Here are the key criteria that warrant a closer look:

1. User-Friendly Interface: Make sure customers can easily find, set up, and customize integrations. A smooth, user-friendly interface is a must, and analytics can be a helpful bonus.

2. Seamless integration: Check how well the embedded iPaaS fits into your app. It should feel like a natural part of the user experience.

3. Customization options: See if customers can tweak integration configurations to fit their needs. It's a plus if the solution can handle varied requirements as your customer base grows.

4. Visual builder: Find out if customers need to use a visual builder. The simpler it is, the happier your customers will be.

5. Coding complexity: Assess how much coding skill your customers need. The solution should match the capabilities of your engineering team.

6. Scaling up: As your user numbers rise, the embedded iPaaS should keep up, handling more integrations without a hitch.

7. Webhooks support: Look for support for webhooks, as they can boost real-time integration capabilities.

8. Adapting to changes: Check how well the solution handles changes in APIs or functionality of integrated systems.

9. Flexibility: Consider how smoothly you can integrate your own API changes into the solution.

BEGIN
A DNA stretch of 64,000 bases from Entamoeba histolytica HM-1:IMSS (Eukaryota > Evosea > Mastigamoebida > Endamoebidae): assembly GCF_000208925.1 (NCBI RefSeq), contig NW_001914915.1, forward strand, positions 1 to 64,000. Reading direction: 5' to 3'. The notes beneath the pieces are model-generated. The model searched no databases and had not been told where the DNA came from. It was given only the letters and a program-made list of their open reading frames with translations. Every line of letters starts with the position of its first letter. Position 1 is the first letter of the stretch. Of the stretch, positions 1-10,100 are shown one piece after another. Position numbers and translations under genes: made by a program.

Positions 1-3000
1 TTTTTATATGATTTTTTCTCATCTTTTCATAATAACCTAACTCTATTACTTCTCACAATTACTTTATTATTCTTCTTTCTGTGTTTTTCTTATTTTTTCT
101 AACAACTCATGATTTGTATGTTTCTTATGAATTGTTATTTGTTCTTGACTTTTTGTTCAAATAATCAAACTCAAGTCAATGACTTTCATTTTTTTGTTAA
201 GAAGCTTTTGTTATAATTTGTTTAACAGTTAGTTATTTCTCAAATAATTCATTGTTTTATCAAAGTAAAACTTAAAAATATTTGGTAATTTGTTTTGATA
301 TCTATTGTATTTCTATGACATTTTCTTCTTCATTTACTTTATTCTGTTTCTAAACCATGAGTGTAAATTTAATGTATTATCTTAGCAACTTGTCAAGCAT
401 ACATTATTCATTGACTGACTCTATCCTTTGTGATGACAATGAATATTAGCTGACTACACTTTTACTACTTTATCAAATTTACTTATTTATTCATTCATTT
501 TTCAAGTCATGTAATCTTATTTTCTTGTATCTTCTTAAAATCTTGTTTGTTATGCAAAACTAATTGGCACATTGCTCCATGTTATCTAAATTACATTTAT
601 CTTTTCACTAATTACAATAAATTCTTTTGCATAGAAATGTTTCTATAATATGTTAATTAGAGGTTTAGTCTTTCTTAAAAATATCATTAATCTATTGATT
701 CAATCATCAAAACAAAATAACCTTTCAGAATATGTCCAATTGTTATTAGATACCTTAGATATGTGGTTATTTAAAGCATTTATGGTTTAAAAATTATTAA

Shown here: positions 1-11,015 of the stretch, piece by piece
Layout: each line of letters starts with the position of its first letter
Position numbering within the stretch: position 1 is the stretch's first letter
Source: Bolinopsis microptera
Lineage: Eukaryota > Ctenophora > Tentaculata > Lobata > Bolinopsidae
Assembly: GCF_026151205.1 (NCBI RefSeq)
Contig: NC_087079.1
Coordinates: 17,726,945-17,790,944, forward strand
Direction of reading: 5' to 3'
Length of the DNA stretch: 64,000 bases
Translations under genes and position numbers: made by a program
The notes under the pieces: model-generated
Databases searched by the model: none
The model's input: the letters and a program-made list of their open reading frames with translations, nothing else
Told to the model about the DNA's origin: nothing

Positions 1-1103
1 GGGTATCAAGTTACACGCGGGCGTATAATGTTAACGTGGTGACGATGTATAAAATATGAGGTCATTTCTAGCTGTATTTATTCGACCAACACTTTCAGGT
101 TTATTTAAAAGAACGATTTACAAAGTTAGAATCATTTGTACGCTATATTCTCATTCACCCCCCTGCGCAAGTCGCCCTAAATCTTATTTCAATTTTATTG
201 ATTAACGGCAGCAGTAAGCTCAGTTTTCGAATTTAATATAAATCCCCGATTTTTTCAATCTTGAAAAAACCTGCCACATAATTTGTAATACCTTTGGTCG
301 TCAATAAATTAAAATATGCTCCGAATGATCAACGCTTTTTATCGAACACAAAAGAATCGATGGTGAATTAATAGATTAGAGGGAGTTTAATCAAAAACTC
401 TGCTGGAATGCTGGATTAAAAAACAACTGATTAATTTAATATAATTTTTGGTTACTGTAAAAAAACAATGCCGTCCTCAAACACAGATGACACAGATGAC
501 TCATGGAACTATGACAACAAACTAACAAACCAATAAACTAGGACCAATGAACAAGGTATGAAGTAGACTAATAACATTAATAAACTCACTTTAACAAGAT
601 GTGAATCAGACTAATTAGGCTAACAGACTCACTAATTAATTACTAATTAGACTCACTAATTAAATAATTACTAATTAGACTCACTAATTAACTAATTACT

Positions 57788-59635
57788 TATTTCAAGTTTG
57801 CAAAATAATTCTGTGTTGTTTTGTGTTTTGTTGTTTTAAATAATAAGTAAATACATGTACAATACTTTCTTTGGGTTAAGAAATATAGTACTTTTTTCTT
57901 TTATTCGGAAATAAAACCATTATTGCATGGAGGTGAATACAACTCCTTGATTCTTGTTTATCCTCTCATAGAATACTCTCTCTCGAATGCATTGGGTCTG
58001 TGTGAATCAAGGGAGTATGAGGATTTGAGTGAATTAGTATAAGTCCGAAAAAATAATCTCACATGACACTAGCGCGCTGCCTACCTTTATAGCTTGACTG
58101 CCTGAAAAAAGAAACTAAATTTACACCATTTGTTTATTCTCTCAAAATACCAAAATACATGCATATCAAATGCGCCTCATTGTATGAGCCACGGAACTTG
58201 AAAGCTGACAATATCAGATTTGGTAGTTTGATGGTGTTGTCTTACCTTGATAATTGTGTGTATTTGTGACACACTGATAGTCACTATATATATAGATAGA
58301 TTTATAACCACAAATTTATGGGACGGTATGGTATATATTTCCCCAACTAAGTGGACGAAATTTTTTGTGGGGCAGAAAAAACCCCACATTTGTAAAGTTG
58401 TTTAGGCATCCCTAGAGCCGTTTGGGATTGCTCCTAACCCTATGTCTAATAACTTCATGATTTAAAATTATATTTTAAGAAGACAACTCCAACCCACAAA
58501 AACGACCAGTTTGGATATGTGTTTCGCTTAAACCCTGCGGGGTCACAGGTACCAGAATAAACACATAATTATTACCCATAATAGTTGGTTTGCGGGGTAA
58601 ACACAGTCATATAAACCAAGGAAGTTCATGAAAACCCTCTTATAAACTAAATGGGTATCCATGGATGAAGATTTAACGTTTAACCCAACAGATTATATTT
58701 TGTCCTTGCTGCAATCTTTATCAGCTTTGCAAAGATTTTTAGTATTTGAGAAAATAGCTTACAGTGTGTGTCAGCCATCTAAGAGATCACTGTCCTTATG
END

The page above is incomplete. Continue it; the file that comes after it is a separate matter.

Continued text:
10. Usage insights: It's valuable if you can track user behavior, installations, and logs. Quick troubleshooting is a big plus.

11. User experience: Put yourself in your customers' shoes and see how user-friendly the integration process is.

12. Dealing with failures: See if customers can troubleshoot integration problems on their own, reducing their need for support.

13. Analyzing user interaction: If you can track how customers interact with integrations, it can help you make improvements.

14. Partner insights: If it applies, find out if technology partners can see how their integrations are used.

15. Migration ease: Think about future migrations and how smoothly you can transition code ownership.

16. Pricing clarity: Pricing should be straightforward. Check for any extra charges and make sure the terms make sense for what you're getting.